If you’re like most new Tundra owners, you’re seriously considering bed protection. Fortunately you have options — lots of them. Here are the highlights:
1) No Bed Liner. It’s cheap, it’s easy, and it could work out just fine. But while you may not ever intend to haul anything that would damage your truck’s bed, you never know when a situation will arise and you will be forced to put something back their that damages the paint job. If you’ve got scratches in your bed, your options for adding a bed liner later get more expensive. That’s because before you add any sort of removable liner you’ll need to re-protect the bed (i.e. re-paint) so that any moisture that gets caught between your bed and your liner won’t cause your bed to rust. If you’re leasing your truck, this might be your only option.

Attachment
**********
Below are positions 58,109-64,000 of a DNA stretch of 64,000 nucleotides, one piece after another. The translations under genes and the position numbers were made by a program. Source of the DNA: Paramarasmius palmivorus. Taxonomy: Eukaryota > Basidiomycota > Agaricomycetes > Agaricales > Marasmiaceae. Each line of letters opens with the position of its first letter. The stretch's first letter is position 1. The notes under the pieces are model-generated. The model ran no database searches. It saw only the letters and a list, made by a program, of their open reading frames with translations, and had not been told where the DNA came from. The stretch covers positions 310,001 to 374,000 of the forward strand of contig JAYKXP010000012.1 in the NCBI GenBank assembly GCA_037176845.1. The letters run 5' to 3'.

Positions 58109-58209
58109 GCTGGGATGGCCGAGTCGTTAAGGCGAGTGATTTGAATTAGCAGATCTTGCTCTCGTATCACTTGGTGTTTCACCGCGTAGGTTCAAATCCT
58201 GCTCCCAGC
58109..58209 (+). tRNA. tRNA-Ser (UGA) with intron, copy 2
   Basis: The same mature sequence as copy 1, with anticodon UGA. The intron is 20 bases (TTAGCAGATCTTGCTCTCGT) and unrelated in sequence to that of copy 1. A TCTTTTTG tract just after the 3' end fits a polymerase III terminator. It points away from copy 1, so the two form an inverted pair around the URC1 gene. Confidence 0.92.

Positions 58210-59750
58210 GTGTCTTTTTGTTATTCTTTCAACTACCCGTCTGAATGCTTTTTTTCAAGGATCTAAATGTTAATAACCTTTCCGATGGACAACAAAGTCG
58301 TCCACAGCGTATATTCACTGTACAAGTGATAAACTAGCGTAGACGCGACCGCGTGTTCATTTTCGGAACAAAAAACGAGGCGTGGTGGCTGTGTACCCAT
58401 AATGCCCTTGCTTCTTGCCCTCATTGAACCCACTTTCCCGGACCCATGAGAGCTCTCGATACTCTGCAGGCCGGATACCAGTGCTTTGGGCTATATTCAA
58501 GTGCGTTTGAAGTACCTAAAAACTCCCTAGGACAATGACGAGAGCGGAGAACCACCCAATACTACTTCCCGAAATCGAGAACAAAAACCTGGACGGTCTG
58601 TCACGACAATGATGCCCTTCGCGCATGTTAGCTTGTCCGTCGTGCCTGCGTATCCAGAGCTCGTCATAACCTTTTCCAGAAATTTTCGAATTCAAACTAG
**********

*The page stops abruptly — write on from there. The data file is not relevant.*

2) Rubber Bed Mat. It’s old-school but it certainly deserves consideration. There’s no disputing that a heavy piece of rubber will protect the bottom of your truck bed from gouges and scratcheswhile at the same time providing a surface that has more friction than the factory bed. If you’re considering adding a rubber mat, make sure you purchase one that is fairly thick. Thin rubber mats (anything less than 1/4″) tend to “roll-up” when you’re loading the bed, making them sort of hazardous. You should also make sure that the mat you buy has a knobby bottom surface so that moisture doesn’t get trapped under the mat and lead to premature bed rust. Finally, we like mats that are pre-cut to fit your truck. Those mats you have to trim yourself never fit right and they tend to be cheap anyways. The best feature of a nice rubber mat is that it will only cost you $75-$100.